Our current conditions will help move the rest of the crop along quickly, so getting prepared for flood is our next step, along with herbicide applications. The rice that was emerged is rapidly beginning to look better. It is amazing how quickly it can turn around with sunshine and warmer weather.

I received a few calls last week about replanting rice due to the crusting and the cooler weather we had in previous weeks. If you have a consistent stand of at least five plants per square foot or better, at this point in the year, I recommend continuing with the stand you have. Consistency is key when it comes to stand evaluation. If you are getting a lot of 0s in your stand count, we may have to consider replanting.

As always, please call if you need anything.

William “Hutch” Hutchens
District Field Representative

CLL16 in Prairie County, Arkansas

CLL16 in Prairie County, Arkansas. To the center left, the darker green strip shows 60 lbs./acre seeding rate, and the center right 49 lbs./acre seeding rate.


The majority of the crop in my area is planted. The rain we received last week slowed down a lot of the levee seeding, but we should finish up this week. There will be a few fields to be planted behind dirt buckets.

Some of the earlier rice is receiving pre-flood fertilizer application and its second shot of Newpath® herbicide. With the lingering concern about urea availability, some growers are going to flood earlier than normal. If you have any questions or concerns about nitrogen rates and application timings, check out the Horizon Ag app or feel free to call me.

Thank you for your support of Horizon Ag.

Chase Kagen
District Field Representative


Rice planting is basically finished in Northeast Arkansas and Missouri. We still will have a couple of fields that will get planted this month, but most of the rice crop is in the ground and looking good.

We have achieved good stands in most areas and the rice has grown out of the issues we experienced from cool April temperatures. We did not receive the rain that we needed 12 to 14 days ago, which forced many growers to begin flushing last week. We had mixed amounts of rainfall Wednesday (5/10) into Thursday (5/11), ranging from a couple of tenths to upwards of an inch or more. Parts of Butler and Stoddard counties in Missouri did not get this rain but, fortunately, did receive some rain last Friday. We really needed this to push the crop along and prevent more flushing, or at least assist with it and activate residuals that have been applied.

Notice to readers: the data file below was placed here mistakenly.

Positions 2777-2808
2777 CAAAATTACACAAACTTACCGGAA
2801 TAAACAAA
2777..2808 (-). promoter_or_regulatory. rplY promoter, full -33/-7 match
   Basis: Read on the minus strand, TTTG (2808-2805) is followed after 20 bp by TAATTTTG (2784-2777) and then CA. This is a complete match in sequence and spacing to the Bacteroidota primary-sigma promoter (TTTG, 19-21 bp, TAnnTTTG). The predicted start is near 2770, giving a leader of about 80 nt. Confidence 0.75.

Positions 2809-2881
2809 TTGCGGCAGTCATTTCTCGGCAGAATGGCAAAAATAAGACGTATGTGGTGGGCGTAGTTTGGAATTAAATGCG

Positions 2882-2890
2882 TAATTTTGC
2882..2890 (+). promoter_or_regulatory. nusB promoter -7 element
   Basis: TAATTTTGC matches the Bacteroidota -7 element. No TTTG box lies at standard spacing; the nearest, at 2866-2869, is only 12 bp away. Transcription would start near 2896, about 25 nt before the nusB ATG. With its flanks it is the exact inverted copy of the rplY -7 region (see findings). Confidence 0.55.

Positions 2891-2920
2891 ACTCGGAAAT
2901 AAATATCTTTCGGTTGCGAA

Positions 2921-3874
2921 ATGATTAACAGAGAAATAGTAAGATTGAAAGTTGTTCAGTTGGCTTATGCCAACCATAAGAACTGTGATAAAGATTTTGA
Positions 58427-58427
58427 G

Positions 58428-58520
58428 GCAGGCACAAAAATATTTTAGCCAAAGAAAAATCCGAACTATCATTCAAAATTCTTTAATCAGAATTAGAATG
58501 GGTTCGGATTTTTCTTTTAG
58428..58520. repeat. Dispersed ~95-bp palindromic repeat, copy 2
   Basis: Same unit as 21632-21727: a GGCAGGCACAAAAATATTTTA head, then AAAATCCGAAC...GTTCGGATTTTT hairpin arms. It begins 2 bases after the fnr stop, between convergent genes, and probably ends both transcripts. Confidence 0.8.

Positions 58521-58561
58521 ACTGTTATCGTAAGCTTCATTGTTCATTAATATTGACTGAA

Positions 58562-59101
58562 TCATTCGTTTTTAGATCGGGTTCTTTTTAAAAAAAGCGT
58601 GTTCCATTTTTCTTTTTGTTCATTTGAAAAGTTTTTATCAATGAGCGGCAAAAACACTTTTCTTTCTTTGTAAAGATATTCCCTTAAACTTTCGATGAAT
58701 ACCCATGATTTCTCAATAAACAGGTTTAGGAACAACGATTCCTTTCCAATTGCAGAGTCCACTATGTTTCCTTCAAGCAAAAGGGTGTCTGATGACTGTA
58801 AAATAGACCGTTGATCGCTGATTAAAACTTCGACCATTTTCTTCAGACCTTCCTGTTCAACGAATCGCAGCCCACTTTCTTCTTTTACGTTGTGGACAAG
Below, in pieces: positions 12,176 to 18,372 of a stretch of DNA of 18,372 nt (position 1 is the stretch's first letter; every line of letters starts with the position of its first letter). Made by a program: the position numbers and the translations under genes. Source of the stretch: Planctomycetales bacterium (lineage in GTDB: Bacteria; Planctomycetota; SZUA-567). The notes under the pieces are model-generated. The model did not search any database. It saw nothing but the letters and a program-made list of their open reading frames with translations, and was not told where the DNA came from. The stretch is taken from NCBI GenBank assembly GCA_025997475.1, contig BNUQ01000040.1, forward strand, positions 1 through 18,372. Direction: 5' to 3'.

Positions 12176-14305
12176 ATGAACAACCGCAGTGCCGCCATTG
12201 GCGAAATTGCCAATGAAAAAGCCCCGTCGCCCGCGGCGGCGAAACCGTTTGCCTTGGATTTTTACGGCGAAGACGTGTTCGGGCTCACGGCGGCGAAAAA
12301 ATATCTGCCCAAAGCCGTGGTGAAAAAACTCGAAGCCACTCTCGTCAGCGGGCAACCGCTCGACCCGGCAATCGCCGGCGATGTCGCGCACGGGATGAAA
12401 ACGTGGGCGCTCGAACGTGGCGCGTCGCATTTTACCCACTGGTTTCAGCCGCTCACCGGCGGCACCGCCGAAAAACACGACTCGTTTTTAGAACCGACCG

One thing that has stood out to me this spring is the value of seed treatment. So much rice was planted very quickly during April, and then the weather became unfavorable for rice emergence or growth. This really increased the importance of having a good seed treatment. In a couple of fields I looked at, growers who opted for no treatment really struggled to make a stand compared to those who did. Thankfully, with some patience and warm weather we ended with enough plants to justify not replanting.

Please call me if you have any questions or concerns regarding your rice crop.

Jason Satterfield
District Field Representative

Download the Horizon Ag Productivity App

Horizon Ag has created a mobile app that will be a valuable resource for rice farmers as you begin planning for variety selection and planting. 

The Horizon Ag Productivity App provides easy access to seeding rate information, a drill calibration tool, profitability calculator and other decision-making features for 2023 Horizon Ag Clearfield® and Provisia® varieties. This app also makes it easy to connect with retailers in your area who sell top-performing Horizon Ag varieties.

The app is available by searching “Horizon Ag” in the App Store or Google Play.